When he started his current company, Varda Space, Delian was more intentional about the way he approached the building process. He had a vision for a company—one that would improve life on earth by manufacturing difficult-to-produce products in space.

Varda was a highly technical moonshot, so once Delian had his vision, he needed to craft his team carefully.

I had archetypes in mind of exactly who I wanted to hire. Then, I went out to find people who fit those archetypes.

By setting out with an idea for who he wanted on his team, Delian was able to search for people with more intention.

While many founders see jobs as a distraction, Delian sees his part-time job working at Founders Fund as an asset. Because he is an investor, Delian knows exactly what VCs are looking for when they hear out founder pitches. As a result, Delian has able to get capital from likes of Khosla Ventures, Lux Capital, and General Catalyst.

Delian’s strength, both as a leader and speaker, lies in encouraging fearless ambition.

Do what you’re best at and what’s easiest for you. Become the top .1% in that thing.

From Ev Williams, co-founder of Twitter and Medium

Ev Williams is no stranger to founding generational companies. At heart, he is a writer. All 3 of his companies—Blogger, Twitter, and Medium—have served to help the world communicate better through words. And he believes all good ideas share one key intersection.

Find the overlap between a need in the world and an opportunity to do business.

Such good ideas are not created over night. They are the product of careful iteration over many years. Twitter started out as a place for people to stay in touch with friends through status updates. After many iterations, it has become the platform we love today: a social network where anyone can post text-based messages.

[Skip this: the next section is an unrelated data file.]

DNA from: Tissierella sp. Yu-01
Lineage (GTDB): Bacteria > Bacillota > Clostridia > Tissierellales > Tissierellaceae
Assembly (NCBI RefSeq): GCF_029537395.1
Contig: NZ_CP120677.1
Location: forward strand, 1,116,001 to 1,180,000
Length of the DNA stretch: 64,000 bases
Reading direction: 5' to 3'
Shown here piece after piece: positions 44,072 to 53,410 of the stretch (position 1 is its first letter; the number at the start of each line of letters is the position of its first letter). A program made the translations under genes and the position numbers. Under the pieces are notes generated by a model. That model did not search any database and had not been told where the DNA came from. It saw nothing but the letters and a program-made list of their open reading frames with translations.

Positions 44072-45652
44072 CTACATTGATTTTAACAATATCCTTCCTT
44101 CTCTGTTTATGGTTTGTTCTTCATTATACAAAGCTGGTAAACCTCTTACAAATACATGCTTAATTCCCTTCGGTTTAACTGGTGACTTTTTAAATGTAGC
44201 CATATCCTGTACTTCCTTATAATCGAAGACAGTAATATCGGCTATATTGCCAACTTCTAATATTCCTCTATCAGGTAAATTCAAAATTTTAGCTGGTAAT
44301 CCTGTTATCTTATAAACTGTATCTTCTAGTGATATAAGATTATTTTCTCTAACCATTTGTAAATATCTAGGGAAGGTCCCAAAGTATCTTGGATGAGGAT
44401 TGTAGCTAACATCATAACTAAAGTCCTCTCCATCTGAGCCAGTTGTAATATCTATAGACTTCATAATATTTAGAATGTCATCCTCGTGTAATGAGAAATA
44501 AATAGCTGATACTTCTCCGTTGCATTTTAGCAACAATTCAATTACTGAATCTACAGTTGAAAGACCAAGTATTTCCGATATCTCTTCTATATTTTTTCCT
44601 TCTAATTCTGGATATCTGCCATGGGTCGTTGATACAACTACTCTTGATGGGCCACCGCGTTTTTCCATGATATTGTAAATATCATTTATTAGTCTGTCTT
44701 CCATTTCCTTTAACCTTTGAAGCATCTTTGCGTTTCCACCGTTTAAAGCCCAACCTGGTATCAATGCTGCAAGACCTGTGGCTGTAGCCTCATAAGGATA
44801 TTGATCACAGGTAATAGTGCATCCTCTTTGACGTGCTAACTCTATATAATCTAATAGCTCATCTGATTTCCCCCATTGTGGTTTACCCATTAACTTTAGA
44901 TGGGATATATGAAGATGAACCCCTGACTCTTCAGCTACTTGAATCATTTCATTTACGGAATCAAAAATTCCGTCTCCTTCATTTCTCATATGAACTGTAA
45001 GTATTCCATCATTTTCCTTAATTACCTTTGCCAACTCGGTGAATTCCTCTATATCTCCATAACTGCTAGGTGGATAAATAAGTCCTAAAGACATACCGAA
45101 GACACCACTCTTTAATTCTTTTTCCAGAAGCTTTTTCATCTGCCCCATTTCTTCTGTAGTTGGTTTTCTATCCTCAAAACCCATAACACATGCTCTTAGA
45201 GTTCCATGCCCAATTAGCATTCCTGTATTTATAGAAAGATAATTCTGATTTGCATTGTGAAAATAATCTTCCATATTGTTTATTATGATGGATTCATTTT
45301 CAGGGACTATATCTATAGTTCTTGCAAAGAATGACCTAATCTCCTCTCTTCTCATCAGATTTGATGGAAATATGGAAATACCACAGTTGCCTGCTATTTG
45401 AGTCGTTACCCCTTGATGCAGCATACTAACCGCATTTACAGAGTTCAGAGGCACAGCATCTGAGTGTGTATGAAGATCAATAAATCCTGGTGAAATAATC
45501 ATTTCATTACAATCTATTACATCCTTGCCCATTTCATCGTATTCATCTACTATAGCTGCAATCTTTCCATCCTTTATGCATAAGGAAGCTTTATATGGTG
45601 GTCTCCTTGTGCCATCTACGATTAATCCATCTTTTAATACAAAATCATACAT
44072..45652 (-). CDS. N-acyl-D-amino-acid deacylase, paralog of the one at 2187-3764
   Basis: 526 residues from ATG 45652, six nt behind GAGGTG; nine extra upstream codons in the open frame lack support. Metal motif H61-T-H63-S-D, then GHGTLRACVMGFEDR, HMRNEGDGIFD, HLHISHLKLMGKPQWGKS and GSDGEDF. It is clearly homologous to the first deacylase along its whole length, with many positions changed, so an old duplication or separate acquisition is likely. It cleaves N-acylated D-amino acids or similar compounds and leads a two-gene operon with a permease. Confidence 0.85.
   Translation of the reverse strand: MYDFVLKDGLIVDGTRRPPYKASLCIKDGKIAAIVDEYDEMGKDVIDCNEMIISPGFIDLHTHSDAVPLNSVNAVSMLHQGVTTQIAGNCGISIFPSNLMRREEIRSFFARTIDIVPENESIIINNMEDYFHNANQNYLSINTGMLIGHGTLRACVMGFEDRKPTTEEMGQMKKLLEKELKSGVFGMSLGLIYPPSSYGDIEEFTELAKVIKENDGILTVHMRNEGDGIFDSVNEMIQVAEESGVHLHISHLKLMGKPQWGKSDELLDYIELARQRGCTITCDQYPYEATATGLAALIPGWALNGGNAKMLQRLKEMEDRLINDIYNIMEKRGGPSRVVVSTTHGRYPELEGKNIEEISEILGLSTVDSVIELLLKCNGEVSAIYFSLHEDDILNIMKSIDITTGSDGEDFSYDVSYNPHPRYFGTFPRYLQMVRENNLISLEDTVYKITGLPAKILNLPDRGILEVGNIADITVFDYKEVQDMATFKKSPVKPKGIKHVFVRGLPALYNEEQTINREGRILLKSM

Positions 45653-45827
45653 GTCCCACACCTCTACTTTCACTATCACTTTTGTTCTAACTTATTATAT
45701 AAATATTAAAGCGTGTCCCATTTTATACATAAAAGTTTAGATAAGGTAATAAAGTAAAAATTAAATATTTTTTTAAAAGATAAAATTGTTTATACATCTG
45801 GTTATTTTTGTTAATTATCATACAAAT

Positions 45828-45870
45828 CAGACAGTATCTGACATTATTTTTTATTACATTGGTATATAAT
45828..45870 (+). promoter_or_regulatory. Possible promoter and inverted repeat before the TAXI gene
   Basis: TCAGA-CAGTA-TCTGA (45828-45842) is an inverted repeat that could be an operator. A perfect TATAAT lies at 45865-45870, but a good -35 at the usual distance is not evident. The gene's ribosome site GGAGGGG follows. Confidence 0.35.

Iterate on your idea until it’s so good it seems obvious.

Twitter is so simple it seems effortless. Building the company up to success sparked new questions for Ev about media and information sharing.

Now that we’ve made sharing information virtually effortless, how do we increase depth of understanding? And how can we create a level playing field that encourages ideas that come from anywhere?

Such questions led him to form Medium, a journalism platform that wasn’t gate kept by credentials—anyone could share long-form ideas on the platform and find an audience.

In building two recognizable media companies within the span of a decade, Ev learned how to understand the industry and predict where it was headed. He encouraged students pursuing their own ventures to analyze viral products to understand the market.

Recently, we’ve seen the rise of platforms like TikTok and BeReal. TikTok’s “For You” page shifts the focus from individual creators to their content. You don’t need to know the influencer to love the videos they make. BeReal is the opposite, a platform that is made by the close friends you have on it, instead of the pixelated selfies you post.

Ev believes that these products rising in tandem are an indicator of the words “social” and “media” disconnecting from each other. The future is for people who learn the market and seize it.

Speakers Coming Up

Interested in joining our conversation with these speakers? Sign up to audit the class here.